With all the buzz about the Internet of Things, it’s important to remember that this isn’t just the long-awaited arrival of the web-connected fridge. It might be an uncomfortable thought, but you – or at least a small part of you – could be part of the global network of thousands upon thousands of things.
Increasingly, one of the compromises involved in living to a ripe old age without regular visits to hospital will be accepting that you and your vital organs end up being part of the world wide web.
In a recent article for forbes.com, IBM cloud software architect Ahmed Farraq predicted that in the future, healthcare providers will monitor us in real-time via sensors that aren’t just worn but will be implanted in our bodies. That might sound like the stuff of dystopian science fiction, but the ground is being prepared now.
Dr Dennis Fitzpatrick is a reader in biomedical engineering at the University of West London, where he also leads the Biomedical Engineering Research Group. In ‘Implantable Electronic Medical Devices’, Dr Dennis Fitzpatrick provides a thorough review of the current application of implantable devices, illustrating the techniques being used together with overviews of the latest commercially available equipment.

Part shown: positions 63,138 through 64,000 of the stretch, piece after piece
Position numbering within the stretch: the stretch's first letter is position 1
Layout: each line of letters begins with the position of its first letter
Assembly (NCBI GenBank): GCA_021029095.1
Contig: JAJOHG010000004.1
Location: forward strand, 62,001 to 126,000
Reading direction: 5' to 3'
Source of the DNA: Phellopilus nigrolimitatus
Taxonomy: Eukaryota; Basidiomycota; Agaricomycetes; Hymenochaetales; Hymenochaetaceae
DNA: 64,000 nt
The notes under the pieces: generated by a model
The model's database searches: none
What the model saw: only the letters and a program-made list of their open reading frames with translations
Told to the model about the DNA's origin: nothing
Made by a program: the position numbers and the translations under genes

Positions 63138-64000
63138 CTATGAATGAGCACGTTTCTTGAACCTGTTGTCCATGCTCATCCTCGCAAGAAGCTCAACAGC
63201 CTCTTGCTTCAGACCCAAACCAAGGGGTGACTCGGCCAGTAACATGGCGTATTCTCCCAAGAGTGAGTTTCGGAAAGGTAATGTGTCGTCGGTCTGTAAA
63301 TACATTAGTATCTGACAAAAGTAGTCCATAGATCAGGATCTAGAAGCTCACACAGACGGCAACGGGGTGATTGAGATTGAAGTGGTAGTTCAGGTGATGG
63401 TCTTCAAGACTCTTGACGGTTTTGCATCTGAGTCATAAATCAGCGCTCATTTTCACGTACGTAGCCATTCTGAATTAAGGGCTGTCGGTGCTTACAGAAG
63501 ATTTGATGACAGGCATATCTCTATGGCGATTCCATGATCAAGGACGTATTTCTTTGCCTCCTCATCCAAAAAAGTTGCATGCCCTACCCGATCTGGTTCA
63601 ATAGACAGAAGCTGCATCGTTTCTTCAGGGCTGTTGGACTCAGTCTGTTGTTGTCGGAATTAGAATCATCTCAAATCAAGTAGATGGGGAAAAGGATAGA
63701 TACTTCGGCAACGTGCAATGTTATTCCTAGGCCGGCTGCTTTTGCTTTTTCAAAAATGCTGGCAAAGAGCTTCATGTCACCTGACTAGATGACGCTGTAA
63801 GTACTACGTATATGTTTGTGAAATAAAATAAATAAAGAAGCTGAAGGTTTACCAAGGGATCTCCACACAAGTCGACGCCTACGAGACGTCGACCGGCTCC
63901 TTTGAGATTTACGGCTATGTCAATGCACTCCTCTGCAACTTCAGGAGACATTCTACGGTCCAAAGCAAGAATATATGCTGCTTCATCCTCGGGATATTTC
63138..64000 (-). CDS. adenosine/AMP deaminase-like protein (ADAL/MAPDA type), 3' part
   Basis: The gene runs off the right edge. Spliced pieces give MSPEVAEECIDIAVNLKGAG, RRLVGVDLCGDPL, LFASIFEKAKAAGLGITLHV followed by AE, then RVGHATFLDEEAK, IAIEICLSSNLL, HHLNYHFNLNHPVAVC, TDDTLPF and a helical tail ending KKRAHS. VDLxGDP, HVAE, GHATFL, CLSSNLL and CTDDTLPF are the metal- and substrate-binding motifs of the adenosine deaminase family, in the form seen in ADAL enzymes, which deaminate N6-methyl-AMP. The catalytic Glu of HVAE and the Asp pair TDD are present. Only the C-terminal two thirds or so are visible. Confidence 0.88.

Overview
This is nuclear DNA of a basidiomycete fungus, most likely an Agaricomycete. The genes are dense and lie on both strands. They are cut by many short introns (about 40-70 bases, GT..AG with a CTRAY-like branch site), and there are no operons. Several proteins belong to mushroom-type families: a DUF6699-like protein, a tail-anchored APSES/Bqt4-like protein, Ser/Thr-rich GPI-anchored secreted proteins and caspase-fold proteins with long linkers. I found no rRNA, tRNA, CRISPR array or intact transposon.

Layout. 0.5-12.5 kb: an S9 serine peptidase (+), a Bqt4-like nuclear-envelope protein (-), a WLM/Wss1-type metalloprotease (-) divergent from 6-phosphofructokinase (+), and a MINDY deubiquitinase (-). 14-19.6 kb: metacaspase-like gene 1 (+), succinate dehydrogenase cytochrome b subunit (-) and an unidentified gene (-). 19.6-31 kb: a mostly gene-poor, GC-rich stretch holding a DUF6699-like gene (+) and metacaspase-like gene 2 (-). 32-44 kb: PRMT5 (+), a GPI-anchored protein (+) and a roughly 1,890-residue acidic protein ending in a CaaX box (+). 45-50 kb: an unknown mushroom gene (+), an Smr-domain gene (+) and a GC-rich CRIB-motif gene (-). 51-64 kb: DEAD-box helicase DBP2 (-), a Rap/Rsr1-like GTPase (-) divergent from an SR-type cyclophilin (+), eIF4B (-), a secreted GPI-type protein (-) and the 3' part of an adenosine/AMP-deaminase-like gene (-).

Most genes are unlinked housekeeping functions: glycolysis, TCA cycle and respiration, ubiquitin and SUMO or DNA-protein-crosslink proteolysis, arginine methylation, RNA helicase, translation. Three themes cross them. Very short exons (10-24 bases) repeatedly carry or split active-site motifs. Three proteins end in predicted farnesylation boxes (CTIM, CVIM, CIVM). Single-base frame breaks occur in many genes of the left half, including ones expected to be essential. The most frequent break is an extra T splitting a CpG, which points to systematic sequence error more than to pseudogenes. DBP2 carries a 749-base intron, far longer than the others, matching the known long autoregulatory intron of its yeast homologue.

The resulting reference guide groups devices with similar functionality into distinct chapters, looking at the latest design ideas and techniques in each area. These include retinal implants, glucose biosensors, cochlear implants, pacemakers, electrical stimulation therapy devices, and much more.
It’s a comprehensive review that will provide medical and biomedical engineers, as well as medical and clinical professionals involved with medical device design, with a catalogue of existing technology. For the interested layperson, it’s a fascinating glimpse into an area of engineering that will affect many if not all of us in the future.
‘Implantable Electronic Medical Devices’ by Dr Dennis Fitzpatrick CEng MIET is published by Academic Press, price £59.99, ISBN 9780124165564